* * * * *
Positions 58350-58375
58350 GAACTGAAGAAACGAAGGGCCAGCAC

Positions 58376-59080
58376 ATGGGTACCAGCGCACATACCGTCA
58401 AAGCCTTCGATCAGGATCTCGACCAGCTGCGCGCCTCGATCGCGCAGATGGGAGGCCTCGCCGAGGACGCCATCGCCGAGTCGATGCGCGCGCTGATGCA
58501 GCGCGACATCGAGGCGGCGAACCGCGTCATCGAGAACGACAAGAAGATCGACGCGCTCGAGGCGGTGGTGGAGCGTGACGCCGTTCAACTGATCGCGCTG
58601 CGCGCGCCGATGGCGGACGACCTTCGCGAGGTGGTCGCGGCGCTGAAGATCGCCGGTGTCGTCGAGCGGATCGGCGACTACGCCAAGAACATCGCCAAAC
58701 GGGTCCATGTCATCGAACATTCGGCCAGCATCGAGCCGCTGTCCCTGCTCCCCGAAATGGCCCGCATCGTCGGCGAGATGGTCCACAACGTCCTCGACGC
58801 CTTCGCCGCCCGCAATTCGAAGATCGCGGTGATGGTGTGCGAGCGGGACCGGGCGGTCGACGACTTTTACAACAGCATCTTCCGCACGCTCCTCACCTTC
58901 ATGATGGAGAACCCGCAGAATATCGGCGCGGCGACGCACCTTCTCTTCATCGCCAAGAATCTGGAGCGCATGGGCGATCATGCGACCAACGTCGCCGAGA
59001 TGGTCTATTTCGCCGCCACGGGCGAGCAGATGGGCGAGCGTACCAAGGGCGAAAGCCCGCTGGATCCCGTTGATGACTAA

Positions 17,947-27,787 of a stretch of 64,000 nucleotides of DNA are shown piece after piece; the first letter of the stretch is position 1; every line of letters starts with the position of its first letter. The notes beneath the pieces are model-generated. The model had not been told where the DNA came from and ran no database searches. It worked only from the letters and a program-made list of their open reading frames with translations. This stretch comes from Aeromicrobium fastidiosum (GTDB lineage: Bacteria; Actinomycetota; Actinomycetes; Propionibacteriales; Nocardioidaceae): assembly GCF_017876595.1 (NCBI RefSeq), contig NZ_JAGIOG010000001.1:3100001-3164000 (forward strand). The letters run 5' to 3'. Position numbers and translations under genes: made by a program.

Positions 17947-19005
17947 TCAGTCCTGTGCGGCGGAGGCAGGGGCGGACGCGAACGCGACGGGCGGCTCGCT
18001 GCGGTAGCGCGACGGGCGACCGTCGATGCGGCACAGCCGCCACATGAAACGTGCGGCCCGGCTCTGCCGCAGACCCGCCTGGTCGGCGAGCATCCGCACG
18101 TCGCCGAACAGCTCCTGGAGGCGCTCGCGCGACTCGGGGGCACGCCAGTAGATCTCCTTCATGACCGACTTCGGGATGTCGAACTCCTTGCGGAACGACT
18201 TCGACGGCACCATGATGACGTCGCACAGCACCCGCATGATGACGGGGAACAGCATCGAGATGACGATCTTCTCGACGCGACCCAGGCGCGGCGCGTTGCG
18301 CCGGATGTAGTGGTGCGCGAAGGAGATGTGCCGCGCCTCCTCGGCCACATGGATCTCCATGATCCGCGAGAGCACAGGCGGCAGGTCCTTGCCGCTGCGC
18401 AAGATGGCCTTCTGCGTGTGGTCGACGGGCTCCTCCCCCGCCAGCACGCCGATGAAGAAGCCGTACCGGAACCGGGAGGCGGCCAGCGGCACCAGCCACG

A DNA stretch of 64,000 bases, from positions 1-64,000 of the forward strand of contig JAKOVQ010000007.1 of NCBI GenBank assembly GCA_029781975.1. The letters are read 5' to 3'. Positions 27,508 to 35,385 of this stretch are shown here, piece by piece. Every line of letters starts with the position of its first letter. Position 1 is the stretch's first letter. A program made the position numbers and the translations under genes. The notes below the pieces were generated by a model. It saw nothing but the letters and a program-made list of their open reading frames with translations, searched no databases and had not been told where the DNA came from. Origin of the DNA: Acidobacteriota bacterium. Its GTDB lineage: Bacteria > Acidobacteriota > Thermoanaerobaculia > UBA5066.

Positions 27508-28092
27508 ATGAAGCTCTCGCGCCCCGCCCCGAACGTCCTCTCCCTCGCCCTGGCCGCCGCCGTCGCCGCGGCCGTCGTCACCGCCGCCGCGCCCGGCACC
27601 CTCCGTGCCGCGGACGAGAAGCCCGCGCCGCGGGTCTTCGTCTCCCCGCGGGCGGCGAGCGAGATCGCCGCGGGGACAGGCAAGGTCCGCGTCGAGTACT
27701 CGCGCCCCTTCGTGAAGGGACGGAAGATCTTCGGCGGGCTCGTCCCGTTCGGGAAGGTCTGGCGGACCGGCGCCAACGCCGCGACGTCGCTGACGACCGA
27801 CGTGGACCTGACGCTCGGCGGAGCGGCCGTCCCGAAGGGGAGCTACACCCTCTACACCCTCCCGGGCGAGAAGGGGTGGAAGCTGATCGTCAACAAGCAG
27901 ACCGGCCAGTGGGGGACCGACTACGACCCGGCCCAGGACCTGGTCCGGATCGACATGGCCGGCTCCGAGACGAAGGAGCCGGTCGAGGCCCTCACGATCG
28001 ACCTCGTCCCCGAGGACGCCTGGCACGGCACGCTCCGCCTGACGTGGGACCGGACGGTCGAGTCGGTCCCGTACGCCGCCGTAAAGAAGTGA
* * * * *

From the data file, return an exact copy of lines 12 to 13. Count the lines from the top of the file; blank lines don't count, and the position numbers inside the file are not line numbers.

Positions 17,947-27,787 of a stretch of 64,000 nucleotides of DNA are shown piece after piece; the first letter of the stretch is position 1; every line of letters starts with the position of its first letter. The notes beneath the pieces are model-generated. The model had not been told where the DNA came from and ran no database searches. It worked only from the letters and a program-made list of their open reading frames with translations. This stretch comes from Aeromicrobium fastidiosum (GTDB lineage: Bacteria; Actinomycetota; Actinomycetes; Propionibacteriales; Nocardioidaceae): assembly GCF_017876595.1 (NCBI RefSeq), contig NZ_JAGIOG010000001.1:3100001-3164000 (forward strand). The letters run 5' to 3'. Position numbers and translations under genes: made by a program.

Positions 17947-19005